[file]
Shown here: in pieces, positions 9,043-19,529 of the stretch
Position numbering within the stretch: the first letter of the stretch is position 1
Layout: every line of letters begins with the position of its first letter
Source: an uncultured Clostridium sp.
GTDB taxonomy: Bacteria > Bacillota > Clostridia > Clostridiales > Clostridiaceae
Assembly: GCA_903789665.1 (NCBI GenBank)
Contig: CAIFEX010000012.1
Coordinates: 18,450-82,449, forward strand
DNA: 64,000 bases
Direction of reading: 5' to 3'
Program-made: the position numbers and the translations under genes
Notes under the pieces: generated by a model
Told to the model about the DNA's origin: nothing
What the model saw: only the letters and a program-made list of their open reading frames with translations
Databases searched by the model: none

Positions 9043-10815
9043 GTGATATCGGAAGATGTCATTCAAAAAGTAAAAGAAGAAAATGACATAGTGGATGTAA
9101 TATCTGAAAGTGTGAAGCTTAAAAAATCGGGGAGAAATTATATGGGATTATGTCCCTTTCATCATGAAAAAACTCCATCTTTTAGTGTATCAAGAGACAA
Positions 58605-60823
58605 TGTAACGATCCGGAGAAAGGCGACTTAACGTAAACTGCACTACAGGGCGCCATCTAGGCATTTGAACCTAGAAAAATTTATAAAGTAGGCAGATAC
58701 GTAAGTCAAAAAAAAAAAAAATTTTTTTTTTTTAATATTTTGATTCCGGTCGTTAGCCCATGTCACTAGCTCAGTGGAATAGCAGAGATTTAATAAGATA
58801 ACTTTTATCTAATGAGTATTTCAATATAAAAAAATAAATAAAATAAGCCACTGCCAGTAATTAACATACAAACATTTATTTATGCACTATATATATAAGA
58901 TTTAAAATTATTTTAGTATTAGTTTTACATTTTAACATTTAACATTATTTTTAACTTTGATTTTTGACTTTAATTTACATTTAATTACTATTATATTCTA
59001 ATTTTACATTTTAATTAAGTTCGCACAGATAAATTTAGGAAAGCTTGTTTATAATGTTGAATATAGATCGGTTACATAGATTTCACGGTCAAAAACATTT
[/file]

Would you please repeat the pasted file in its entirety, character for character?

Shown here: in pieces, positions 9,043-19,529 of the stretch
Position numbering within the stretch: the first letter of the stretch is position 1
Layout: every line of letters begins with the position of its first letter
Source: an uncultured Clostridium sp.
GTDB taxonomy: Bacteria > Bacillota > Clostridia > Clostridiales > Clostridiaceae
Assembly: GCA_903789665.1 (NCBI GenBank)
Contig: CAIFEX010000012.1
Coordinates: 18,450-82,449, forward strand
DNA: 64,000 bases
Direction of reading: 5' to 3'
Program-made: the position numbers and the translations under genes
Notes under the pieces: generated by a model
Told to the model about the DNA's origin: nothing
What the model saw: only the letters and a program-made list of their open reading frames with translations
Databases searched by the model: none

Positions 9043-10815
9043 GTGATATCGGAAGATGTCATTCAAAAAGTAAAAGAAGAAAATGACATAGTGGATGTAA
9101 TATCTGAAAGTGTGAAGCTTAAAAAATCGGGGAGAAATTATATGGGATTATGTCCCTTTCATCATGAAAAAACTCCATCTTTTAGTGTATCAAGAGACAA
Positions 58605-60823
58605 TGTAACGATCCGGAGAAAGGCGACTTAACGTAAACTGCACTACAGGGCGCCATCTAGGCATTTGAACCTAGAAAAATTTATAAAGTAGGCAGATAC
58701 GTAAGTCAAAAAAAAAAAAAATTTTTTTTTTTTAATATTTTGATTCCGGTCGTTAGCCCATGTCACTAGCTCAGTGGAATAGCAGAGATTTAATAAGATA
58801 ACTTTTATCTAATGAGTATTTCAATATAAAAAAATAAATAAAATAAGCCACTGCCAGTAATTAACATACAAACATTTATTTATGCACTATATATATAAGA
58901 TTTAAAATTATTTTAGTATTAGTTTTACATTTTAACATTTAACATTATTTTTAACTTTGATTTTTGACTTTAATTTACATTTAATTACTATTATATTCTA
59001 ATTTTACATTTTAATTAAGTTCGCACAGATAAATTTAGGAAAGCTTGTTTATAATGTTGAATATAGATCGGTTACATAGATTTCACGGTCAAAAACATTT